Metrolinx Unveils Shortlist of Revenue Tools for The Big Move

Metrolinx Unveils Shortlist of Revenue Tools for The Big Move

Posted on April 2nd, by Move the GTHA in Civic Engagement, Discussion, Reports & Studies. 1 Comment

On April 2, Metrolinx narrowed down from 25 to 11 its list of proposed investment tools for funding The Big Move, its bold plan for improving transportation in the GTHA. Based on extensive research, as well as stakeholder and public consultation, the proposed tools have been identified and guided by principles of fairness, equity, transparency and accountability. It’s a timely proposal that is well placed to move the public and political dialogue forward.  For more analysis on the shortlist, see John Lorinc’s Spacing article or Tess Kalinowski’s article in The Star.

Over the coming weeks, we look forward to continuing to advance the discussion that will help build a transportation network that will benefit all GTHA residents.

One thought on “Metrolinx Unveils Shortlist of Revenue Tools for The Big Move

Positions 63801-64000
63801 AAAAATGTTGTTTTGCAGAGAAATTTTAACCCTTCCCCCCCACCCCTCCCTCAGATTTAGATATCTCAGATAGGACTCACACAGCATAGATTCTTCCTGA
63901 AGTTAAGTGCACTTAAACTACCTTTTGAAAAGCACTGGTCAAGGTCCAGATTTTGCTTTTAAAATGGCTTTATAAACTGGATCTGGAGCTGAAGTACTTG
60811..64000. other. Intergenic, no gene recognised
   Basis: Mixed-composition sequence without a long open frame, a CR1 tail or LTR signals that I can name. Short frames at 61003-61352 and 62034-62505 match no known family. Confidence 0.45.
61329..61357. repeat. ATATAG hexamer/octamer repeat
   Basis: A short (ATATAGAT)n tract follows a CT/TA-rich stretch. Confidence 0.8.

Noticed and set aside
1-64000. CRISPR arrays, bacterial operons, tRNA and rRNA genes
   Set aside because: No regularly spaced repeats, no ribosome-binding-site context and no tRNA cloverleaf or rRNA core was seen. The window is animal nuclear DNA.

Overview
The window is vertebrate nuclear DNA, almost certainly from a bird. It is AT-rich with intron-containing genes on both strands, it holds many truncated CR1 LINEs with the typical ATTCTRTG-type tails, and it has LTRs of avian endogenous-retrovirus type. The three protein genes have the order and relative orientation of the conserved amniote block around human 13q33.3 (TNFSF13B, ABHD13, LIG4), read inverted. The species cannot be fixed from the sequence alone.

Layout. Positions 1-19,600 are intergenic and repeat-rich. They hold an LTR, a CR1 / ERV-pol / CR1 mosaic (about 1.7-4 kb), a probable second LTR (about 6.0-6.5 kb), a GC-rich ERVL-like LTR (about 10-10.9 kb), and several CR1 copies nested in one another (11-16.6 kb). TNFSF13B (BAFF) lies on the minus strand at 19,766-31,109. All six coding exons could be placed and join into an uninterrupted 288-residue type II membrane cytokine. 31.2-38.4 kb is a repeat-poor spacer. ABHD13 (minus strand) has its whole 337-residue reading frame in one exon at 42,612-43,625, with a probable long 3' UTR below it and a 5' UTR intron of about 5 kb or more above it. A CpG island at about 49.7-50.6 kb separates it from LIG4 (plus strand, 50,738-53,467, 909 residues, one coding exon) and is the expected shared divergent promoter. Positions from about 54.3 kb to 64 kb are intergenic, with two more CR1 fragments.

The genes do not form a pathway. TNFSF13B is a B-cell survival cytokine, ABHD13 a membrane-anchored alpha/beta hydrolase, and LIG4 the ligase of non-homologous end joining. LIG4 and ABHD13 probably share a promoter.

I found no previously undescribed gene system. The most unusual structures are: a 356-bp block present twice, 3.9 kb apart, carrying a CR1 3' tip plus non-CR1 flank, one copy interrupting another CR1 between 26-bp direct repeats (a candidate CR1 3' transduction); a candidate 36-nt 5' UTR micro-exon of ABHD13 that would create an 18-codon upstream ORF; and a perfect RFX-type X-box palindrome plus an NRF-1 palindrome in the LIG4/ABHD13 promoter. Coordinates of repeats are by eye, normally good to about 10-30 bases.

1. I’m not sure that this list which in general offers to tax everybody for the use of the roads by only some of the people will work to reduce gridlock. As well it seems to say that public transit , and its cost, is the only way to reduce gridlock in the GTA. I would prefer a user pay approach and more effective use of the current infrastructure. I would begin by enforcing the ‘keep right except to pass ‘ rules to limit the congestion caused by ‘left lane bandits ‘. I would limit trucks to the right lane on highways as is done in Europe which has resulted in freer traffic flow and no appreciable delivery delays. I would suggest that license sticker fees be based on the weight of the vehicle and the are occupied by said vehicle with very steep increases ( like doubling and tripling ) as weight and area covered increase. Area leads to congestion and weight leads to road wear and tear. As well lighter and smaller vehicles contribute less CO2 and do less damage in accidents( and they can be made safe if you use technology ). To generate revenue I would increase fines for actions that increase congestion and in some cases are anti-social . For example, as they do in New Jersey , fines for blocking the left lane are $300 plus per offence. How about charging the cost of a typical smartphone ( $650) for distracted driving , plus 6 demerit points and actually spending time on enforcement . And how about charging $1000 for a littering offense : who says you have the right to throw your cigarette butt out the window? On the license fees how about having to pay $300-$500/yr to drive your Escalade? Actions taken recently by the City of Toronto to increase fines for stopping in No Stopping zones are to be commended but they should go further. Yes, they are revenue tools and if fact user fees . My point is let’s see what these actions which penalize those who create congestion can do in terms of reducing gridlock and generating revenue and making more effective use of the current already paid-for infrastructure before we try to take money from everybody to support the driving few .

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